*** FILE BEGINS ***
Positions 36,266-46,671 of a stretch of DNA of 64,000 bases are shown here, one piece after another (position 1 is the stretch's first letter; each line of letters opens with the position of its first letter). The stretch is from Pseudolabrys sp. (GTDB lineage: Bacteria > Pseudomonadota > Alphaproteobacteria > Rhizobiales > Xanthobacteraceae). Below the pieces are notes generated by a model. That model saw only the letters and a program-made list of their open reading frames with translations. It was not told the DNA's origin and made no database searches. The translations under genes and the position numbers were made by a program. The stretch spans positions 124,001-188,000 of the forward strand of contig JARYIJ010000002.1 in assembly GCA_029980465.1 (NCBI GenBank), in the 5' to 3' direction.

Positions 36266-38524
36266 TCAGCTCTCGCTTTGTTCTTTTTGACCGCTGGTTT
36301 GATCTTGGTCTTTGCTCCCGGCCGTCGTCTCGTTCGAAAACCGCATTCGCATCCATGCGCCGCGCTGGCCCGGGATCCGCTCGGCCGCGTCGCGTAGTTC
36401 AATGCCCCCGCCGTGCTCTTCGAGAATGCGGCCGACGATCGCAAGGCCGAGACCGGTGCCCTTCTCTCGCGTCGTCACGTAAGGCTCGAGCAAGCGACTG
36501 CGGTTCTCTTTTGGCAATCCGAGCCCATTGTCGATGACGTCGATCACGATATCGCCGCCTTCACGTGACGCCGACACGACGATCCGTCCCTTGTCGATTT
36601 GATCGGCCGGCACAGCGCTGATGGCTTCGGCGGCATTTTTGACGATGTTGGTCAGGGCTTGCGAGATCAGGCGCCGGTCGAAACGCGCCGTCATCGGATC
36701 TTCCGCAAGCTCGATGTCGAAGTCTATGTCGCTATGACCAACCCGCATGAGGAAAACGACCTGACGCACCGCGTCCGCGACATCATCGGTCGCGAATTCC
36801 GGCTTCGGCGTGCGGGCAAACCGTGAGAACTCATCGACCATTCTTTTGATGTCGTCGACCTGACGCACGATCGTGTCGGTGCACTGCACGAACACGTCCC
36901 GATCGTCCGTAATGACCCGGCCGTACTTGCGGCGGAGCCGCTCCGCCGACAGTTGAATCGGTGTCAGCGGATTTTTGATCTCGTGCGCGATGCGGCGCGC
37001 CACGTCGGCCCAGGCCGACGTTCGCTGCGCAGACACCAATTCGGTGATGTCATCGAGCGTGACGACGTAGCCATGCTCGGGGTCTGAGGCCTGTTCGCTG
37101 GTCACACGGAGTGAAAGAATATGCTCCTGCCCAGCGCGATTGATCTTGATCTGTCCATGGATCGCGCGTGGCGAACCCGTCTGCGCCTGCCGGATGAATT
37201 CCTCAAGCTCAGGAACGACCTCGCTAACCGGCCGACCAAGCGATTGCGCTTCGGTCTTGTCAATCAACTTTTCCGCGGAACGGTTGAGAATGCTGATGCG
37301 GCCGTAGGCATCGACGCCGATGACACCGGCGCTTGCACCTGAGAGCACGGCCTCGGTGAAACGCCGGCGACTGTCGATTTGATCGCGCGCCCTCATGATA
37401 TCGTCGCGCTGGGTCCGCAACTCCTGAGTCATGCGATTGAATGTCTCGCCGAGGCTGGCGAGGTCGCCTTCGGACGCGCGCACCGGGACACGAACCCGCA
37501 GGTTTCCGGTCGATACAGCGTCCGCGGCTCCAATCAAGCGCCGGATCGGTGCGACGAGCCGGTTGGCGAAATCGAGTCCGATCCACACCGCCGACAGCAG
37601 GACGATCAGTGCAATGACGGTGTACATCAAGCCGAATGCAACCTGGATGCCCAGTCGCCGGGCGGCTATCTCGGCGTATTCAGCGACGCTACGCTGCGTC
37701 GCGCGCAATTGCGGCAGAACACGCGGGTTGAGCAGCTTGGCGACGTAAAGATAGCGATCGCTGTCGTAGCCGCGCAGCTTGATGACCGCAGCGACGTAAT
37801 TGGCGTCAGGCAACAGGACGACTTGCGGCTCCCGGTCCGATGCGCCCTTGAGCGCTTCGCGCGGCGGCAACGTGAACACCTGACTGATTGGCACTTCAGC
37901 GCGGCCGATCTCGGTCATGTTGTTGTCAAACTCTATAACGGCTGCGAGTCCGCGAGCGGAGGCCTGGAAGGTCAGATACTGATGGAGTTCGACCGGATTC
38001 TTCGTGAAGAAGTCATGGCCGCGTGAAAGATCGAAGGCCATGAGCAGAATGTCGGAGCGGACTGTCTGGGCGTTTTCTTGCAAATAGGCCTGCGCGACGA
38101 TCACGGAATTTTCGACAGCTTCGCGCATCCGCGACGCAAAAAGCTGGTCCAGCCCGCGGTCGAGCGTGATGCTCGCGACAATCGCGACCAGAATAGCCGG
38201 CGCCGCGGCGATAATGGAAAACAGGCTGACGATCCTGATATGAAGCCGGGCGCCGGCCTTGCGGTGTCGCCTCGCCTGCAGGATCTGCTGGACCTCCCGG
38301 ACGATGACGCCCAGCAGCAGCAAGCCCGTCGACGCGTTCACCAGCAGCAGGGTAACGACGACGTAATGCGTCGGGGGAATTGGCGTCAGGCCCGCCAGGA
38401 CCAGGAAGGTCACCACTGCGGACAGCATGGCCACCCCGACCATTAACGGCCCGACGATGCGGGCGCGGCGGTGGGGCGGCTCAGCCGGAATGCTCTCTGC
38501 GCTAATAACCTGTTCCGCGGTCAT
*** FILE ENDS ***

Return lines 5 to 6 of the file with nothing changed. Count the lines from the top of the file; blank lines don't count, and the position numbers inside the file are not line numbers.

36401 AATGCCCCCGCCGTGCTCTTCGAGAATGCGGCCGACGATCGCAAGGCCGAGACCGGTGCCCTTCTCTCGCGTCGTCACGTAAGGCTCGAGCAAGCGACTG
36501 CGGTTCTCTTTTGGCAATCCGAGCCCATTGTCGATGACGTCGATCACGATATCGCCGCCTTCACGTGACGCCGACACGACGATCCGTCCCTTGTCGATTT